#### Resources

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#### Put it into Action

*40 min*

*You will need copies of the Story Problems for this section of the lesson.* For this part of the lesson I tell my students they will be working in teams to attack and solve real-world problems. I explain that they will be responsible for setting up the equations, finding answers to the questions asked, and checking their solutions for reasonableness. I suggest that there might be some easy questions and some that will be more challenging, but assure my students that they can solve them all. I tell them today they will work with their back-partner but that they must each write out their own work for each problem. For those who complain about duplicating each other's work, I advise them to try the problems separately first, then compare their work so it will be different. **(MP1, MP2, MP4) **I distribute the Story Problems and while my students are working I walk around offering encouragement and redirection as necessary.

After about 30 minutes or when everyone is done, I randomly select teams to post their equation and solution for a problem on the board. My board fits three to four students at a time, so it doesn't take long to get all the problems posted. I then ask my students to compare their work to what is posted and offer any questions or comments. **(MP3) **This gives everyone a chance to check their work and to see several different ways to solve the problems.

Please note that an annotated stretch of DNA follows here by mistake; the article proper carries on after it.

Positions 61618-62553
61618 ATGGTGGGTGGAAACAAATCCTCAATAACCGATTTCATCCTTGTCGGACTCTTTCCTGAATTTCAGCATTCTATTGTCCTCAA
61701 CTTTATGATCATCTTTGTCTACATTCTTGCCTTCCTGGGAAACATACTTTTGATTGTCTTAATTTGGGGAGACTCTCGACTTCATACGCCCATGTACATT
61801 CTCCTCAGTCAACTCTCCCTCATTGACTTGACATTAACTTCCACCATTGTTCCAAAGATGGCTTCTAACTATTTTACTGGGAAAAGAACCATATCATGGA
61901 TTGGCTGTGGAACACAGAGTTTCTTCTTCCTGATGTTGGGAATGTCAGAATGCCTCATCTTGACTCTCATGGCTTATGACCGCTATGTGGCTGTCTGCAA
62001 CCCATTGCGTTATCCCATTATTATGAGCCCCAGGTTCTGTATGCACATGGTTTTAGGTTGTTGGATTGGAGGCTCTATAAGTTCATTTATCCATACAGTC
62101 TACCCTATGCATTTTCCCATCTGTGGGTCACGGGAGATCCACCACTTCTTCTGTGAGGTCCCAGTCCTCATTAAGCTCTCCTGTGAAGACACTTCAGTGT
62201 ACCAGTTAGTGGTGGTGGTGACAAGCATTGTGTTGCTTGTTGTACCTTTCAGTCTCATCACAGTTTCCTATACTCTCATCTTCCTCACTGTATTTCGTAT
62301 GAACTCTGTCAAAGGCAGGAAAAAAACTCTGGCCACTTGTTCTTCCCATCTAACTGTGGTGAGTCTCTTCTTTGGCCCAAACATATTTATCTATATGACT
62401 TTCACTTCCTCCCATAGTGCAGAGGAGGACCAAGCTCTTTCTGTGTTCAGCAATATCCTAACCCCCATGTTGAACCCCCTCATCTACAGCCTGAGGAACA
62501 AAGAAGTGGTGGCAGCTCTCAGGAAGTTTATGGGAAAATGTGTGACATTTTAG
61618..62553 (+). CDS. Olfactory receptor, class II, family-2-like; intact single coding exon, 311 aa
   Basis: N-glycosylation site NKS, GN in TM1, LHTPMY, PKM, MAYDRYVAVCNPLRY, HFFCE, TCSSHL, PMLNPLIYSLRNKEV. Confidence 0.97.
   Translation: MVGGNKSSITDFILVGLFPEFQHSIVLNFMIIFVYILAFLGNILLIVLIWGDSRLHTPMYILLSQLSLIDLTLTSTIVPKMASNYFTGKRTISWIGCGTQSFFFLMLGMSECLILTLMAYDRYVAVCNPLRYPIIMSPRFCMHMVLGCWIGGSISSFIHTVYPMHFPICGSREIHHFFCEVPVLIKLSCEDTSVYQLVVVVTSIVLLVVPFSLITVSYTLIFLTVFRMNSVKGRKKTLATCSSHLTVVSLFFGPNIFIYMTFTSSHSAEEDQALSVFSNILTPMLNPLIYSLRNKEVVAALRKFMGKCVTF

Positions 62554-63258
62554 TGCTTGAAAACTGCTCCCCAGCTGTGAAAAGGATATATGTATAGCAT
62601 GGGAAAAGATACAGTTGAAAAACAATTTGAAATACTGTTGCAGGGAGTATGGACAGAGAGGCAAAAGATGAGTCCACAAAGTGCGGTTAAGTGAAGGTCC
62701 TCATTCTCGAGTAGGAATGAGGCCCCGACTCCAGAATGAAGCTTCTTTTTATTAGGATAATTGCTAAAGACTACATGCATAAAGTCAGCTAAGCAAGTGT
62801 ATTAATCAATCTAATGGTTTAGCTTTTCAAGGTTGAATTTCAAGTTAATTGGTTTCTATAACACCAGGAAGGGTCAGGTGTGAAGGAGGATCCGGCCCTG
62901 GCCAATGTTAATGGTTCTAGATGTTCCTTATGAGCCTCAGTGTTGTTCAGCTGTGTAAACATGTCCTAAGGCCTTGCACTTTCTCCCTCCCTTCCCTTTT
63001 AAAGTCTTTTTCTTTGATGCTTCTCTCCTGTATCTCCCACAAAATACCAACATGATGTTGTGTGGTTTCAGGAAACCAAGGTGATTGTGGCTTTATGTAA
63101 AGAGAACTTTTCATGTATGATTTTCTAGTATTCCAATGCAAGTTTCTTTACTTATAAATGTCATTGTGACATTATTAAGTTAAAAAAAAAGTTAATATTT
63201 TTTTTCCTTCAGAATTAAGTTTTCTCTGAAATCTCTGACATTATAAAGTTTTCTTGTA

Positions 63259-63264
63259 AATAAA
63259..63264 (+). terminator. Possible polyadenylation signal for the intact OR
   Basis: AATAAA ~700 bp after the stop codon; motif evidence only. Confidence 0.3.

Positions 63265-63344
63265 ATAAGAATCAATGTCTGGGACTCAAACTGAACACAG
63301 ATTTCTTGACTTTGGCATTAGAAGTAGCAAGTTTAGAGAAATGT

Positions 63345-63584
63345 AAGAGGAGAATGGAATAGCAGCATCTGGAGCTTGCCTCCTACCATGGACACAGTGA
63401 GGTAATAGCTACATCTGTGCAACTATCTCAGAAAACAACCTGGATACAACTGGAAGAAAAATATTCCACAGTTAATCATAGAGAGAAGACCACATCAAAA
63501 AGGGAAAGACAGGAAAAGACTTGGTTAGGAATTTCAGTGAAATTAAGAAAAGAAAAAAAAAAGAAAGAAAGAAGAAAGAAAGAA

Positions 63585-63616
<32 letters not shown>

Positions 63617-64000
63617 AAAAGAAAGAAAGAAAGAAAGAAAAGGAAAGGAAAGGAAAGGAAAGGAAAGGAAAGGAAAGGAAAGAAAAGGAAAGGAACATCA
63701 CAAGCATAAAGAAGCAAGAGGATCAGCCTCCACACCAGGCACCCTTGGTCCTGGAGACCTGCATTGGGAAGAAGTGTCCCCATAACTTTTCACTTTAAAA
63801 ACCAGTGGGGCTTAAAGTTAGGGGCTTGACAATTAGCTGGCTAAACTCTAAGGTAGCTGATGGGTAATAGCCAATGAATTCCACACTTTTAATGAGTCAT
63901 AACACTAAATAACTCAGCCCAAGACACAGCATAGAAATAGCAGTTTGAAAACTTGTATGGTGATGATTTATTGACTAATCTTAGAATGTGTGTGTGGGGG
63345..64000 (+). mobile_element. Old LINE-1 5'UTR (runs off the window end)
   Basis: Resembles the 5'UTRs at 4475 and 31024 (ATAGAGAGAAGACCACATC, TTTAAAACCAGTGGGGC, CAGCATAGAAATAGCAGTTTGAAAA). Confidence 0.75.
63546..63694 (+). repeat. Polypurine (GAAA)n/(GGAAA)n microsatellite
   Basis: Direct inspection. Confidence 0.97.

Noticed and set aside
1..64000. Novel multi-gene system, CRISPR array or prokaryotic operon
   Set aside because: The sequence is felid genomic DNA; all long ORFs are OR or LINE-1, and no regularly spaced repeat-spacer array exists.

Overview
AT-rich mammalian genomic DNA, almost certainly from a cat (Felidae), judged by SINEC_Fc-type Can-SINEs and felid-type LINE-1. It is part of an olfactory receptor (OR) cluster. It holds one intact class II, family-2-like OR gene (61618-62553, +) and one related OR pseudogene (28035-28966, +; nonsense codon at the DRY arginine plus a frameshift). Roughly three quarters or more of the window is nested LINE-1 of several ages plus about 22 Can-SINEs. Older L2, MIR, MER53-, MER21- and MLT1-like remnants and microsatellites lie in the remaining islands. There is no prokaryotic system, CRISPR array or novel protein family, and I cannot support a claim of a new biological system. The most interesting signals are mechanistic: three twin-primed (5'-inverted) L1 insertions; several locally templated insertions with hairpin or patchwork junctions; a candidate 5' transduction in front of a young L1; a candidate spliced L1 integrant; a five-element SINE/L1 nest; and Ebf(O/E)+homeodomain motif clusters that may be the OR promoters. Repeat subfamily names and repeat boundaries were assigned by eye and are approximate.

#### Resources

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#### Wrap it Up

*5 min*

To close this lesson I ask my students to reflect silently for a moment about one problem that was solved in a way they found particularly interesting or that they didn't expect and be ready to discuss it with the class. After a minute or so, I randomly select a student to share his/her thoughts, reminding my students that this is not a time for critiquing, but rather an opportunity to hear alternative thinking. I continue until everyone has an chance to share, then make my own observations about what they've just said, summarizing any patterns I heard.

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- UNIT 1: First Week!
- UNIT 2: Algebraic Arithmetic
- UNIT 3: Algebraic Structure
- UNIT 4: Complex Numbers
- UNIT 5: Creating Algebraically
- UNIT 6: Algebraic Reasoning
- UNIT 7: Building Functions
- UNIT 8: Interpreting Functions
- UNIT 9: Intro to Trig
- UNIT 10: Trigonometric Functions
- UNIT 11: Statistics
- UNIT 12: Probability
- UNIT 13: Semester 2 Review
- UNIT 14: Games
- UNIT 15: Semester 1 Review

- LESSON 1: Make It
- LESSON 2: Make it More
- LESSON 3: Double Trouble
- LESSON 4: Going Graphic
- LESSON 5: Out of Bounds
- LESSON 6: Limiting Your Options
- LESSON 7: Does it Work?
- LESSON 8: Twist It
- LESSON 9: Creating Algebraically Review Stations
- LESSON 10: Creating Algebraically; Assessment